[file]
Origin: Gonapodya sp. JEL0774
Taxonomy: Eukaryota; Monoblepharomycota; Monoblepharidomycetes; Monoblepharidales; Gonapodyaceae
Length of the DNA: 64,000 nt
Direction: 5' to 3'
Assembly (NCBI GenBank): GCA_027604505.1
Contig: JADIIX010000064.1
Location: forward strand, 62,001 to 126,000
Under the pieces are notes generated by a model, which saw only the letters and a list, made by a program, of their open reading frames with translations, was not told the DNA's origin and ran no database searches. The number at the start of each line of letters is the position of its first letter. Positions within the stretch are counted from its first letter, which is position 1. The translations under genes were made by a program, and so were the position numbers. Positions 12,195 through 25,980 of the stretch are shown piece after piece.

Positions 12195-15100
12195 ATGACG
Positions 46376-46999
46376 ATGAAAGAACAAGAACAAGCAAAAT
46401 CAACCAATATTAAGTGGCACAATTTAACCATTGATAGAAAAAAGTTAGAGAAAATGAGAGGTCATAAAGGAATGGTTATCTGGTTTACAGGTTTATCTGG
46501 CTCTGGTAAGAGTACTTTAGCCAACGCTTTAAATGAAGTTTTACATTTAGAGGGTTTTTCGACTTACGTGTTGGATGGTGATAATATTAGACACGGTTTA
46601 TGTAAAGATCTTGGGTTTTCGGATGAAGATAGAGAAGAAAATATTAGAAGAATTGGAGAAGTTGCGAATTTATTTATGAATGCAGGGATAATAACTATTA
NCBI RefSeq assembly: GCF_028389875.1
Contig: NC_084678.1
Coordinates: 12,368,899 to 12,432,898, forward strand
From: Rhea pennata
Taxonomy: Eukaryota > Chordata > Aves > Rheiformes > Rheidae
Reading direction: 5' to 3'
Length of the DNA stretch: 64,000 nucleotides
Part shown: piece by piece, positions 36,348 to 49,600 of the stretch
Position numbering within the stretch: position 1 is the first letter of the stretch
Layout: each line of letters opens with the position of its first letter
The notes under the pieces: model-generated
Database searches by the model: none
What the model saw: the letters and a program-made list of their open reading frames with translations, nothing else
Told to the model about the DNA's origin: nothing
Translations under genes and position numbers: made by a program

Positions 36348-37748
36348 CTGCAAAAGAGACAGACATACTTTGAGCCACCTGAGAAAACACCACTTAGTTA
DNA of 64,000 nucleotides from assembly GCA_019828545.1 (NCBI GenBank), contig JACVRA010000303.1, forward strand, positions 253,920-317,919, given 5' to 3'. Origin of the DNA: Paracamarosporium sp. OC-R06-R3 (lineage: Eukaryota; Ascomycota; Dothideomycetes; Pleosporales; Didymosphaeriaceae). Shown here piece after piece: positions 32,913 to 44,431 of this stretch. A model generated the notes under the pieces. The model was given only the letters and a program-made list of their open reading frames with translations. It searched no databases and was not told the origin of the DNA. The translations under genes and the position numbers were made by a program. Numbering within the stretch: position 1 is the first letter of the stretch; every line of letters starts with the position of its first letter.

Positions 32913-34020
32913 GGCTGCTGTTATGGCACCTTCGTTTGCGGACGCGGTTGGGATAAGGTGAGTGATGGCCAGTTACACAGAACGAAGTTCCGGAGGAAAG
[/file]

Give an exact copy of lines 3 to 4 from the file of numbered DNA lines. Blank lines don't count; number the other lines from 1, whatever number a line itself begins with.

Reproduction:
Length of the DNA: 64,000 nt
Direction: 5' to 3'